Relatives of police officers caught up in Brazil's soaring levels of violence have protested in Rio de Janeiro hours after the death of an officer during an operation at a nearby shantytown.
They said officers lacked resources in their fight against the city's criminal organisations.
Hundreds gathered along the seafront in Copacabana to demand more support from the authorities and the population.
Ninety-one police officers have been killed in Rio state this year.
That is more than the total of deaths registered in the whole of 2016.
"I am desperate because I know my husband could be the next one," said Rogeria Quaresma at the march in Rio.
"We see families being destroyed every day. And I don't accept becoming the next widow," she told O Globo newspaper.
In the latest incident, Sgt Hudson Araujo was killed at the Vidigal favela in the early hours of Sunday.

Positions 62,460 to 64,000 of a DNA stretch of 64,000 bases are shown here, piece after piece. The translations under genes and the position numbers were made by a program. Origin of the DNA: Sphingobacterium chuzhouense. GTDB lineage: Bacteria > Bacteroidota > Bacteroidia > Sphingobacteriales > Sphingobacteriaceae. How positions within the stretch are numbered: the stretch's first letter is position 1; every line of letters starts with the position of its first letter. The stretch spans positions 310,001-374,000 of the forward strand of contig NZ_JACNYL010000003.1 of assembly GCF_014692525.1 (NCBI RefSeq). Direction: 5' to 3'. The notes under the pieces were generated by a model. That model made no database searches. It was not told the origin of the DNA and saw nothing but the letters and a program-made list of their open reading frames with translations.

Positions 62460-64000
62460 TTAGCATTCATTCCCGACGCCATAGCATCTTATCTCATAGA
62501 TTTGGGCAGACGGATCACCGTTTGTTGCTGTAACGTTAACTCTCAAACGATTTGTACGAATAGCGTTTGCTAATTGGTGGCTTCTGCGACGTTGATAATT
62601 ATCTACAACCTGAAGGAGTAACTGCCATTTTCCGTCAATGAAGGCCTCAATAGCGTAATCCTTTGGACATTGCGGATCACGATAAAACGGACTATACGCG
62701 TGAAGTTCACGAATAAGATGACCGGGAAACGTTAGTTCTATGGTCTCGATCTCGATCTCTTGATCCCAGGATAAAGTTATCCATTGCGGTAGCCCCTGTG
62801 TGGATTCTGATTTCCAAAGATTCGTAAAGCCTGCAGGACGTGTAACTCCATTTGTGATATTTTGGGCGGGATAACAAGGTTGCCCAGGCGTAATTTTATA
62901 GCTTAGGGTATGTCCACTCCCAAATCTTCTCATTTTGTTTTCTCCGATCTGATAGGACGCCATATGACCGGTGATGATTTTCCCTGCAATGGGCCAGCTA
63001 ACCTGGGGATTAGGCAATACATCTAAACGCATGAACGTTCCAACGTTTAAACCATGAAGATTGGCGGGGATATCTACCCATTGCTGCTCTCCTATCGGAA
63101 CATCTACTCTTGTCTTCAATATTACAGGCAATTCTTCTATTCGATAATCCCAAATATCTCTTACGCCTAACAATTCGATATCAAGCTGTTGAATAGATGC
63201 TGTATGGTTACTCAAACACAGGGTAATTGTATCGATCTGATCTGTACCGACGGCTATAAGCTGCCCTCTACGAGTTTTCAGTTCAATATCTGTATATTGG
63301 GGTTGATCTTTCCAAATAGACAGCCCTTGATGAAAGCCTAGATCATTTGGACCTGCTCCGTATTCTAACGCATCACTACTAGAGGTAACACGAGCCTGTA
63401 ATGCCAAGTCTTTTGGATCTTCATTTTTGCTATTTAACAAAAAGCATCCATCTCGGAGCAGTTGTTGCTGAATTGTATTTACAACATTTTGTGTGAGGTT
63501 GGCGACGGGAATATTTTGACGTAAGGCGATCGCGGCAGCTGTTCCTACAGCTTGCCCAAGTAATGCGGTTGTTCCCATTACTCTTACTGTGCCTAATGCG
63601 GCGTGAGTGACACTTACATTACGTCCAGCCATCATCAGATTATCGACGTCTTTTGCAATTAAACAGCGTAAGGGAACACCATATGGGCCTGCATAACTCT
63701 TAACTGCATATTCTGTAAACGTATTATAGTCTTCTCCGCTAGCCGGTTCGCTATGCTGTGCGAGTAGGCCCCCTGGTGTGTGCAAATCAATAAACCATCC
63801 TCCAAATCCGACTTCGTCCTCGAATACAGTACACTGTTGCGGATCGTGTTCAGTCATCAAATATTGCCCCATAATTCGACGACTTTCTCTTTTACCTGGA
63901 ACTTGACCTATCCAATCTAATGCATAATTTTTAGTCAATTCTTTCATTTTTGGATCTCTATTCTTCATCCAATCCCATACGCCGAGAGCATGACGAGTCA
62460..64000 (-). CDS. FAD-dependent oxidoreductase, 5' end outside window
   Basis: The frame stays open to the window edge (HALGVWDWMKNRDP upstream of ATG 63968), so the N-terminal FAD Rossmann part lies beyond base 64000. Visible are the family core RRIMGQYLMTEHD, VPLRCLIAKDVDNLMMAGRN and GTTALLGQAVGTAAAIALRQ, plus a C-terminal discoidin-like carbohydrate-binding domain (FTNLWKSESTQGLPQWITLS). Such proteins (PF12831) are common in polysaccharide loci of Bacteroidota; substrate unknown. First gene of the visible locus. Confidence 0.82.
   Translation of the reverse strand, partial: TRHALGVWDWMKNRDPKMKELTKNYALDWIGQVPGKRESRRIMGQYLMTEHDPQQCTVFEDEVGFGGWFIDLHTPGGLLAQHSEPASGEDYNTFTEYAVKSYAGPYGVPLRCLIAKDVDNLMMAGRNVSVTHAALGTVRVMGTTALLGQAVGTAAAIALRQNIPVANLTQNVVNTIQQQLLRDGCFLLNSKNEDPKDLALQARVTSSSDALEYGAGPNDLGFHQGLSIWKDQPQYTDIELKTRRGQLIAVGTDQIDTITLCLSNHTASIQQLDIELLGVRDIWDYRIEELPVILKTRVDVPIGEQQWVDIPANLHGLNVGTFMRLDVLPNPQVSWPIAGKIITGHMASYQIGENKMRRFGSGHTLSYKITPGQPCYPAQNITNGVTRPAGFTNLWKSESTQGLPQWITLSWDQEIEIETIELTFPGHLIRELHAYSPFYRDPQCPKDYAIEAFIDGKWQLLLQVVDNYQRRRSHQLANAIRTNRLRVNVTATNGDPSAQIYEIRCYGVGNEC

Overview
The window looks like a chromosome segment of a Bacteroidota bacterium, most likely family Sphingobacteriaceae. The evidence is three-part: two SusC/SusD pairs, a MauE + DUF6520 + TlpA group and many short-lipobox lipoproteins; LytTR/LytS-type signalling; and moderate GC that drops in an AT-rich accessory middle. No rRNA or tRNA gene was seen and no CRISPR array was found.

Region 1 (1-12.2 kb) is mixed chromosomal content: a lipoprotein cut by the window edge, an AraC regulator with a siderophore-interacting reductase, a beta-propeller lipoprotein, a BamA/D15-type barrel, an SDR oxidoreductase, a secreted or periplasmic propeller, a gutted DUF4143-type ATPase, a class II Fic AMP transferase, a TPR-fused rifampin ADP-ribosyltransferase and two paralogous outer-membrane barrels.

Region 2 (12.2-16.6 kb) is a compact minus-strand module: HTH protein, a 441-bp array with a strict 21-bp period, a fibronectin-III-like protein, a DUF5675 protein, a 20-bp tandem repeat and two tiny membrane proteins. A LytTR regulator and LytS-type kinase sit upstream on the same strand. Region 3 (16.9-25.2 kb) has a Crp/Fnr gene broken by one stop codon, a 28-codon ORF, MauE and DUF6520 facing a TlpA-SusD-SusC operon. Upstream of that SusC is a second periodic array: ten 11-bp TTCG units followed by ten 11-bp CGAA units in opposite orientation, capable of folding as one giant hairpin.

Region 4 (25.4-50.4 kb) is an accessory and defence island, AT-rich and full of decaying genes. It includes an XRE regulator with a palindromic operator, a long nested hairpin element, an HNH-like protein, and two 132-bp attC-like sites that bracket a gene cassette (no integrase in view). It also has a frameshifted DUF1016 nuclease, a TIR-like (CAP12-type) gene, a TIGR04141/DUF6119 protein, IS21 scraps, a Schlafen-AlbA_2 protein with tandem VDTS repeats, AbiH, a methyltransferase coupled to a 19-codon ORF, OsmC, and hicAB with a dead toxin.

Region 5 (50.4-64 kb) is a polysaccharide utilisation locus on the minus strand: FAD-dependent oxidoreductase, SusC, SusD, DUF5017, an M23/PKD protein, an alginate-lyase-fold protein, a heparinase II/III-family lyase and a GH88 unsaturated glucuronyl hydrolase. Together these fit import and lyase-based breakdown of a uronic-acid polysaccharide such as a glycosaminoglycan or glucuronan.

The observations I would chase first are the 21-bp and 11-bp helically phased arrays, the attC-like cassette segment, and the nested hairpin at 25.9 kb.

The Brazilian government announced last week it would send an extra 1,000 federal agents to support local police.
Violence has been on the rise in Brazil - and particularly in Rio de Janeiro - since the end of the Olympics and Paralympics nearly a year ago.
Brazil is now going through the worst recession in its history.
The finances of many states, including Rio, have collapsed and there is no prospect of a solution for Brazil's serious political crisis.
The families of police officers say their loved ones are paying a heavy price for trying to fight crime without the resources and equipment required.
Police officers have been fighting for changes in the penal code so that the killings of police officers are treated as heinous crimes.
They complain that the hard work of honest policemen is not given the same media coverage as alleged human rights abuses in security operations.
In a report published in February, Amnesty International said it was concerned about the growing number of deaths in police operations in Brazil.
More than 800 people were killed by the police in the state of Rio alone in 2016.